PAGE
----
Spice Root – my first puppets in South Africa

This past Friday I went and saw a show at the Baxter Theatre, called Spice Root. It was a piece about the colonization on Java, and the subsequent slave route between Java and the Cape of Good Hope. The piece employed all sorts of traditional Javanese performance: music, dance, food, and shadow puppets! Between studying Javanese shadow puppetry, and the fact that there is a Gamelan (a Javanese music tradition) at Sarah Lawrence, I know far more about Javanese culture than your average American, who doesn’t even know where Java is. That being said, I was really excited to see the show.

I was not disappointed. The group employed traditional puppetry techniques to tell the story of the war between the Dutch and the Javanese. They used three screens in the shape of waves/sails, which echoed against the repeated images of the boats. The center screen was the largest, and told most of the story, with the two smaller screens flanked the stage with details. For example, while the large screen showed the Dutch army firing cannons on the Javanese, and the Javanese returning fire with arrows, the two smaller screens would show an individual Dutchman battling an individual Javanese. It was really powerful.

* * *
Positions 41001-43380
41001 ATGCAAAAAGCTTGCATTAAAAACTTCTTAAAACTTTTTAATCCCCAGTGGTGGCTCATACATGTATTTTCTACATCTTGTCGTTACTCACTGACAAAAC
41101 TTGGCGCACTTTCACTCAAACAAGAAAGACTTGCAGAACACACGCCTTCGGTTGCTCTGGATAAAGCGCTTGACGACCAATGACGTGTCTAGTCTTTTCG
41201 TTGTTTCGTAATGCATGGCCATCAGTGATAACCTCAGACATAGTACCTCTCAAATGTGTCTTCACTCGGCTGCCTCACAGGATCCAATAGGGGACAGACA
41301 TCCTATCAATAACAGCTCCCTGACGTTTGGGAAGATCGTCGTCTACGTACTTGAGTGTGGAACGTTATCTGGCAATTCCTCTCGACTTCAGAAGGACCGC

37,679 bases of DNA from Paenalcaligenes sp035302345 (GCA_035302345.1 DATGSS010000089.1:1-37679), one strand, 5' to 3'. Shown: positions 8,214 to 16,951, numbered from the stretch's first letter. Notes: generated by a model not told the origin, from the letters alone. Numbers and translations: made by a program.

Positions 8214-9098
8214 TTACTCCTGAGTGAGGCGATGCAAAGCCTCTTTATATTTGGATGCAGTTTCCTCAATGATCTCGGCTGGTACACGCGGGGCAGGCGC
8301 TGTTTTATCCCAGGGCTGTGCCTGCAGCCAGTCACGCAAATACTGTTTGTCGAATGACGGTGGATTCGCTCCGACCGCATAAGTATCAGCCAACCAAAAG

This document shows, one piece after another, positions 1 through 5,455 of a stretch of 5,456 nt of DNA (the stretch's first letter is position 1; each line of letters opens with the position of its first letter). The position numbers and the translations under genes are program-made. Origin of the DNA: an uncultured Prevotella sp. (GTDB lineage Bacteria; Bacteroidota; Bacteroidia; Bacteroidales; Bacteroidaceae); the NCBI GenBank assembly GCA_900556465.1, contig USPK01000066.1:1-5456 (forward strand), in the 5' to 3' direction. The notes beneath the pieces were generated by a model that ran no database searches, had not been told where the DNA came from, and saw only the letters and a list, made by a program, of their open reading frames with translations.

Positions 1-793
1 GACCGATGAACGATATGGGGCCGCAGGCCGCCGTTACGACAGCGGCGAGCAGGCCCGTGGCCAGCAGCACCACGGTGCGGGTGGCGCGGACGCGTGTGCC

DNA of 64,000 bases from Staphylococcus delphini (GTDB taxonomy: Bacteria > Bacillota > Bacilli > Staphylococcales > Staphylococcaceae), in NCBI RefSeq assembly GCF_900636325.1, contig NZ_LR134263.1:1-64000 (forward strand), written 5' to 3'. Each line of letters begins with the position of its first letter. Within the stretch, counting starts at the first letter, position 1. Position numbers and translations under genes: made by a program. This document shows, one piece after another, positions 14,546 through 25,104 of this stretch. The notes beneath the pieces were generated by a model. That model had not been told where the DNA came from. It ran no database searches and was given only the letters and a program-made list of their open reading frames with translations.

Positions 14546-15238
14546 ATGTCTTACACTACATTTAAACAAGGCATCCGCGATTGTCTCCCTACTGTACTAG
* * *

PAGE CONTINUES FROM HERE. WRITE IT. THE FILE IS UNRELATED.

The show as a whole was really inspiring. A lot of performance I have seen strives to involved audiences through multiple senses. This is maybe the first I’ve seen where it worked. Throughout the show a woman sat to one side of the stage cooking. As a result, but 20 minutes into the show the theater was full of wonderful smells that I could not recognize. Then at the end of the show they fed up what she had been cooking. It was wonderful.

I left the whole show feeling inspired and reminded of why I love theater so much. And I was further pleased by the fact that my friend I brought along who “doesn’t like theater” enjoyed it greatly. While I was reveling in the intellectual things like the puppeteers use of traditional forms, he kept saying, “Well, I didn’t understand any of it, but I know I liked it. I liked it a lot.”

2 Responses to “Spice Root – my first puppets in South Africa”

  1. Omen says:


    A note about Gamelan: The music form is not unique to Java. There is also Gamelan in Bali where it plays an important ritual role in agricultural festivals and social festivals (please see my conference paper for Chas. Zerner). I think the Gamelan set at SLC is Balinese rather than Javanese. Bali also has an elaborate puppet tradition, but I have no idea how the two compare.

  2. Melanie says:

    i got your letter. by the way. thanks :) :) :)

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